Maghen David Synagogue - one of the ASI protected monuments of Kolkata
Maghen David Synagogue – one of the ASI protected monuments of Kolkata

In the 1960s, “heritage conservation” was actually an alien term. Added to this, there was an environment of “Ultranationalism”. The statues reminding the legacy of Raj were promptly removed and replaced by those of national heroes. Nobody cared about the fact that most of the statues replaced were work of art and those replacing them were actually caricaturing our stalwarts. The best example is that of the statue of Netaji Subash Chandra Bose at Shyambazar Five point crossing. Not only is it an eyesore in the name of a great man, but it actually an unskilled copy of the statue of Lieutenant General Sir James Outram. The 1960s saw the demolition of two fine examples of colonial-era buildings – the Dalhousie Institute at Dalhousie square and the Senate hall at College Street.  The city almost lost another heritage building in the form of currency building, but timely intervention stopped its demolition in 1998. ASI (Archaeological Survey of India) took possession of the building in 2005.

The present year is 2019.  It is considered that several of the residents of Kolkata and the Government of West Bengal is somewhat ‘heritage conscious’ at present. We can assume safely that this heritage consciousness about the city has developed over the last 10-15 years. In the early 2000s, Dalhousie Square was not exactly a tourist attraction as the colonial buildings in the area were in a rundown state. That has changed at present as mansions like Currency Building, Telegraph Office and Standard Assurance building has been restored to its former glory. There has been restoration work going on inside the writer’s building too. In a similar manner, we have witnessed the restoration of Esplanade Mansions, Metropolitan building, Town Hall, Metcalfe Hall, Park Mansion, Lascar Memorial, Memorial of James Prinsep and very recently the RNM Galleria 1901.  This gives a hope that the heritage awareness has increased over the years and definitely in the present day, we will not see the demolition of structures similar to the Senate Hall and Dalhousie Institute. The number of monuments declared protected under KMC will increase.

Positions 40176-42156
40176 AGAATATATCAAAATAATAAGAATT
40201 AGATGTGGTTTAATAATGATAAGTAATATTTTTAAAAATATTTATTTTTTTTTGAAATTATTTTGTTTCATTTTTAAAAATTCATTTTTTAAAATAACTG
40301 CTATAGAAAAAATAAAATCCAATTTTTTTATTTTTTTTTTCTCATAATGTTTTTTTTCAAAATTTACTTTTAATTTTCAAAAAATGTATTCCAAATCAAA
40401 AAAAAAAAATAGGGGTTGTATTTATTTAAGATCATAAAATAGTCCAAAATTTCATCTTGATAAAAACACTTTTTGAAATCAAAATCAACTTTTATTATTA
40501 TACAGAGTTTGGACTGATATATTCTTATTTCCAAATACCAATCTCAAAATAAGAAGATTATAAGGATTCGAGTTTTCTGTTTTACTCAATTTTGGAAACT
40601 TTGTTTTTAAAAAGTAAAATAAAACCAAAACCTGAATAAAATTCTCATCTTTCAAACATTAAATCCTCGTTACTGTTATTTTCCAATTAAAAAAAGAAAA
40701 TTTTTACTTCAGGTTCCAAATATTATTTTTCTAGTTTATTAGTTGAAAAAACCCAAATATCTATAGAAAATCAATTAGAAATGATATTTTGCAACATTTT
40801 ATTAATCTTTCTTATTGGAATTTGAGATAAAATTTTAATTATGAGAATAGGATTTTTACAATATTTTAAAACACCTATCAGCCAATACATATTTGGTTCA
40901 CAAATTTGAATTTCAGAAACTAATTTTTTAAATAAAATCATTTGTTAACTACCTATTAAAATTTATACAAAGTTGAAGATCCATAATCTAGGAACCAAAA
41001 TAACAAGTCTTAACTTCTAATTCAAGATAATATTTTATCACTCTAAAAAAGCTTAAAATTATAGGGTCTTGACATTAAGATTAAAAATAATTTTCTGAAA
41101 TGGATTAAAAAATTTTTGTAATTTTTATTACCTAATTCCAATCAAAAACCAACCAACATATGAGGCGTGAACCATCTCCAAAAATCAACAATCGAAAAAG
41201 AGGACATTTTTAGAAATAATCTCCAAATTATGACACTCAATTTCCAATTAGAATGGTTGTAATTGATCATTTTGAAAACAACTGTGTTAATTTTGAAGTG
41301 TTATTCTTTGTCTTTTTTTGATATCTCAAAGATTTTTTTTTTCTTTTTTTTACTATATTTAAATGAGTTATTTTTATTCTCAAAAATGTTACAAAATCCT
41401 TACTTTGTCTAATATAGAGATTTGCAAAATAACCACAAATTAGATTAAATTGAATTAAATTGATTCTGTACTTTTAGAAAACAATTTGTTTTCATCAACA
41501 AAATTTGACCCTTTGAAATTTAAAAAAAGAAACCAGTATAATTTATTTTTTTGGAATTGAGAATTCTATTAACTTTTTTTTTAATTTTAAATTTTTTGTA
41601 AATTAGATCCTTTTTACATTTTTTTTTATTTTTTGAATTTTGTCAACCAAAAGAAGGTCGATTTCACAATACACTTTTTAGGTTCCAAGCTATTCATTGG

Now, is this hope justified? Recently, there was a big hue and cry in Kolkata over the demolition of a heritage building to make way for a 35 storied residential tower. This was the Old Kenilworth hotel. It was initially a Grade II building, which was downgraded to Grade III by the heritage committee of KMC after receiving an application from the developers.  It is not clear as to on what basis this building was degraded.